By Chioma Umeha
• Culture Prohibits Mothers From Feeding Newborns With Colostrum
• UNICEF Seeks Expansion Of Interventions To All LGAs
By Onche Odeh
The figures are scary but real. That more than half the number of all children between the ages of six to 59 months you see in Bauchi are stunted or low height for age, a form of malnutrition caused by long-term insufficient nutrient intake and frequent infections.
The situation is not better with women as Bauchi is rated in the 2015 National Nutrition Health Survey (NNHS 2015) among 10 states, mostly in Northern Nigeria with over 10 per cent prevalence level of malnutrition in Nigeria.
In 2014, Global Acute Malnutrition (GAM) and Severe Acute Malnutrition (SAM) were reported above critical cut-off points of 15 per cent and two per cent respectively for Bauchi and two other States including Jigawa and Yobe.
Although none of the States surveyed in 2015 reported such critical prevalence, results of the last National Nutrition and Health Survey (NNHS 2015) showed that Bauchi is still in nutrition crisis.
This is ironical for the State which is known for high farming and related activities. The state is known to be a high producer of nutritious crops like Millet, Maize, Rice, Sorghum, Wheat and legumes such as Cowpea, Groundnut, Soya-beans as well as expansive livestock farming.
The reality behind the high malnutrition figures in Bauchi state becomes evident as one move away from Bauchi, the capital, to the villages where the farms are located.
Interactions with locals and nutritional specialists working in Bauchi revealed that the rampant cases of malnutrition in the State is a consequence of various factors which include cultural restrictions, some of which are tied to oppressive traditions, high level of illiteracy; inadequate and inappropriate knowledge on Maternal, Newborn and Child Health, among others.
This was typically seen in the case of Hauwawu Mohammed, a nine year-old female child who was brought into the Outpatient Therapeutic Centres (OTPs) in Bara over 15 weeks ago with a paltry weight of nine kilogrammes and a Mid-Upper Arm Circumference (MUAC) of 8.5cm.
Hauwawu was brought into the clinic with several underlining medical conditions that were evidently triggered by lack of adequate maternal care.
INDEPENDENT gathered from a staff of the clinic that her mother gave birth to another child before she turned one year.
Hauwawu could be counted as one of the few lucky ones that suffered similar plight as she was rescued and discharged from the clinic in healthy condition after undergoing 12 weeks of treatment with Ready-to-Use Therapeutic Food (RUTF) and some routine drugs. Then, she had recovered to a weight of 13 kg and MUAC of 12.cm. Her case, however, revealed that many mothers in Bauchi are still unaware of the negative implication frequent child-bearing has on their children and their own health.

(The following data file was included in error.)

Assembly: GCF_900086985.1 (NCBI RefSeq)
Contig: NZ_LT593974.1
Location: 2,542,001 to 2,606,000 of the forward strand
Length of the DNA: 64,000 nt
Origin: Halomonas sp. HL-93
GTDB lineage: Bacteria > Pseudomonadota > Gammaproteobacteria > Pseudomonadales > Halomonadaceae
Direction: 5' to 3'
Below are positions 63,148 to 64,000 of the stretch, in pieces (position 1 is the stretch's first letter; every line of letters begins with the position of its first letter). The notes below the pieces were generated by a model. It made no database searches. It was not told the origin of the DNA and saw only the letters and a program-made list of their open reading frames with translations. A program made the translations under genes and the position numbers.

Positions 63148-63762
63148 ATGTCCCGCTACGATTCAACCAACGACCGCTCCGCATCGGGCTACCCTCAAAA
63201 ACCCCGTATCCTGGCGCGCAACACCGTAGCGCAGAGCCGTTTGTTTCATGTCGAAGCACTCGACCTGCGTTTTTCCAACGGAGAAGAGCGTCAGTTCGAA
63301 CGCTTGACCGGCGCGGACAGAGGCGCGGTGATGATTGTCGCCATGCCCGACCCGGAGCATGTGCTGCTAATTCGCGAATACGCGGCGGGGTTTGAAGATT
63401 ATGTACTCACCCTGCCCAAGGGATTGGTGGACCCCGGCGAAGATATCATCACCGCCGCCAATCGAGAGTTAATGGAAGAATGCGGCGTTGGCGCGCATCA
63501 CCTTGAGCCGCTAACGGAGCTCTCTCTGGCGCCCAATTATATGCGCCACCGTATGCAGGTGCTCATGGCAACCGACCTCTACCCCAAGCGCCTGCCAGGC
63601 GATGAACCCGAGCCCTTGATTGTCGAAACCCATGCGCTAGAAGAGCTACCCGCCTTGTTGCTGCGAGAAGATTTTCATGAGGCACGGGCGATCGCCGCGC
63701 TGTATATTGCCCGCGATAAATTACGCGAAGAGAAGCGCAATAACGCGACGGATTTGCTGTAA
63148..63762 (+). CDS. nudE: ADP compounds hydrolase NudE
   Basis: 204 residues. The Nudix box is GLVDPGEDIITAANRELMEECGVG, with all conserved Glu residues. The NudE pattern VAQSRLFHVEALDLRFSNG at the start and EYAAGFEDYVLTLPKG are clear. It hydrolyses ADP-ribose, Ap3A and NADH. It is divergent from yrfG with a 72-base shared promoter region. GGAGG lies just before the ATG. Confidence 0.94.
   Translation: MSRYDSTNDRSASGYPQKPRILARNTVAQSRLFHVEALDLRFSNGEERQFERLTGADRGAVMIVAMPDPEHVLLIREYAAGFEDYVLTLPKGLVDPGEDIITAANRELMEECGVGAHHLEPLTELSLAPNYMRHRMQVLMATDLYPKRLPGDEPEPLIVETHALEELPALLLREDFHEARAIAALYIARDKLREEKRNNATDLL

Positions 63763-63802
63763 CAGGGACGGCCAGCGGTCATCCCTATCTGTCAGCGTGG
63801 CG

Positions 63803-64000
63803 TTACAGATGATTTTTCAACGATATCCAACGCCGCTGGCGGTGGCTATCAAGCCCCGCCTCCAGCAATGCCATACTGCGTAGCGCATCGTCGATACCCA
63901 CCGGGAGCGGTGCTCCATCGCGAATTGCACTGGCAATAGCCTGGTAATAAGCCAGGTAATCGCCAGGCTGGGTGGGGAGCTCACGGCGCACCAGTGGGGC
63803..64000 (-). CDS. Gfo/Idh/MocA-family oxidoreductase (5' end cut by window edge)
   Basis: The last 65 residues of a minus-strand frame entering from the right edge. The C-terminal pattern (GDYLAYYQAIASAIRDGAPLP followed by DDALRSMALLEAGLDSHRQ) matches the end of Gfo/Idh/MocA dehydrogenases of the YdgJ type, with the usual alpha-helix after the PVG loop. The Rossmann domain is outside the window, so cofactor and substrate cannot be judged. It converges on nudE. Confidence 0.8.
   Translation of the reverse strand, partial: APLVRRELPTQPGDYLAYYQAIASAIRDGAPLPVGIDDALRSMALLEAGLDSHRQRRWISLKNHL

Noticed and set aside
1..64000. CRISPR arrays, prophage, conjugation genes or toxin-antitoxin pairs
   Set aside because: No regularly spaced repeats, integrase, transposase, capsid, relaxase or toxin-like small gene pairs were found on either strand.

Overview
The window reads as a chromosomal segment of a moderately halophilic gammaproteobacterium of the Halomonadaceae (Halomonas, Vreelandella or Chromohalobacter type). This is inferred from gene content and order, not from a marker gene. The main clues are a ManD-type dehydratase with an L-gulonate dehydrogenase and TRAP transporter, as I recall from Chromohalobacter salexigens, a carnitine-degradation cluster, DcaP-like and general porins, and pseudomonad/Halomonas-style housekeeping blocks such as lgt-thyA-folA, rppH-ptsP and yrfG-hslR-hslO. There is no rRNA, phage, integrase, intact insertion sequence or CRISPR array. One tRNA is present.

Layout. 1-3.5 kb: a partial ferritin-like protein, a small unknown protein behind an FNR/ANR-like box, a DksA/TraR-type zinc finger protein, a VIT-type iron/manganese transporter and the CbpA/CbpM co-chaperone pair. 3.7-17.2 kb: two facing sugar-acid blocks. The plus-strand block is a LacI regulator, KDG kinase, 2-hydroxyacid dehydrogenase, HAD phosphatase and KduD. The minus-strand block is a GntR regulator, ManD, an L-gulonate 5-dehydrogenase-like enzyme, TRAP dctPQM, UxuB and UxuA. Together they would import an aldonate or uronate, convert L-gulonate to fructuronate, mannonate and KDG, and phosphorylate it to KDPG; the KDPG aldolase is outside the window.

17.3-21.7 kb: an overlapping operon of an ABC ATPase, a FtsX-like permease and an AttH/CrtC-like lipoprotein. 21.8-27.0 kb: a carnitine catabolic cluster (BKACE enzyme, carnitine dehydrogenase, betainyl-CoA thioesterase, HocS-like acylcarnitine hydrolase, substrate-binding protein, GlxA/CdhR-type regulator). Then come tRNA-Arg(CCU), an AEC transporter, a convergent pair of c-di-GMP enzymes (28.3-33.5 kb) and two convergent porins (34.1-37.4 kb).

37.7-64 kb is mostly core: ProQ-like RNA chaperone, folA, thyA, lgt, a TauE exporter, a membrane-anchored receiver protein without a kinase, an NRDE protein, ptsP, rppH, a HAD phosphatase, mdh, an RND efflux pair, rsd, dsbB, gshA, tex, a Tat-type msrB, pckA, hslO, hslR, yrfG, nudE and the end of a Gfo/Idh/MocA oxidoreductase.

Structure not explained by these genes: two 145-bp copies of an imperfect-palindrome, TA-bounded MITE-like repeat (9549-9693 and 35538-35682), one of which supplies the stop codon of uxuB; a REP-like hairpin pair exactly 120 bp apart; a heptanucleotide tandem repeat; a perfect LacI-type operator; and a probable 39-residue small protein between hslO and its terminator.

A rather surprise revelation on why the level of malnutrition may be high among infants and young children in Bauchi State is subsumed in a traditional belief that forbids mothers from feeding their newborn children with colostrum, the first breast milk expressed and fed babies by mothers during child birth.
Medical knowledge has shown that colostrum helps to boost the immunity of newborns against diseases, as it is a rich source of micronutrients.
INDEPENDENT found in Bauchi that some mothers have been fed with an age-long belief that the first milk expressed from their breast after child-birth endangers the life of the child, hence it is usually squeezed out and thrown away.
Confirming this practice, Dr. Jackson Martins, a Nutrition Specialist with the Bauchi Field Office of the United Nations Children’s Fund (UNICEF) said: “Culture and tradition play very significant role in the well being and health challenges facing young children and mothers in Bauchi. One of the big challenges is in the area of exclusive breast feeding, which the practice around do not seem to encourage.”
Martins who spoke in an Interview with INDEPENDENT in Bauchi said: “Some women have been indoctrinated to believe that the first milk that comes out of their breast immediately after childbirth (colostrums) is not good.
“They say it is bad, and that it causes the child to have diarrhoea. The perception is that it is unacceptable to give the child that first milk.
“This shows the low level of knowledge of the people. We know that colostrums boosts the child’s immunity at birth.”
Giving other reasons why malnutrition is prevalent in Bauchi, he said: “Bauchi state is an agrarian state where the people farm maize millet, and breed cows, but ironically has a high level of malnutrition. This is attributable to some basic and underlining immediate factors. “There is inadequate and inappropriate knowledge that among the residents. This is compounded by discriminatory practices that limits households from accessing good feeding.”
Continuing, Martins said: “Although the state produces varieties of highly nutritious food, there is insufficient access to these food by majority of the people. This adds to the inadequate access to maternal and Child health services, as well as poor water sanitation and inadequate health services to make the problem of malnutrition worse in Bauchi.”
On how culture has also contributed to the high rate of malnutrition in the State, the UNICEF Nutrition expert said: “The influence of the grandparents over the mother is also another reason for the high rate of malnutrition in the state.
“By reason of culture, they (grand-parents) determine what happens to the grand-child. Most times when there is a problem, they would want to compare things with what used to be in their time. This brings challenges to practices that are supposed to improve childhood nutrition.”
Another weird reason the UNICEF Nutrition Specialist said is fuelling malnutrition in Bauchi is the influence of certain influential persons in their communities.
He said: “Some prominent persons in the community also determine what happens in the community. They are behind the belief that the best part of the food should go to the husband.”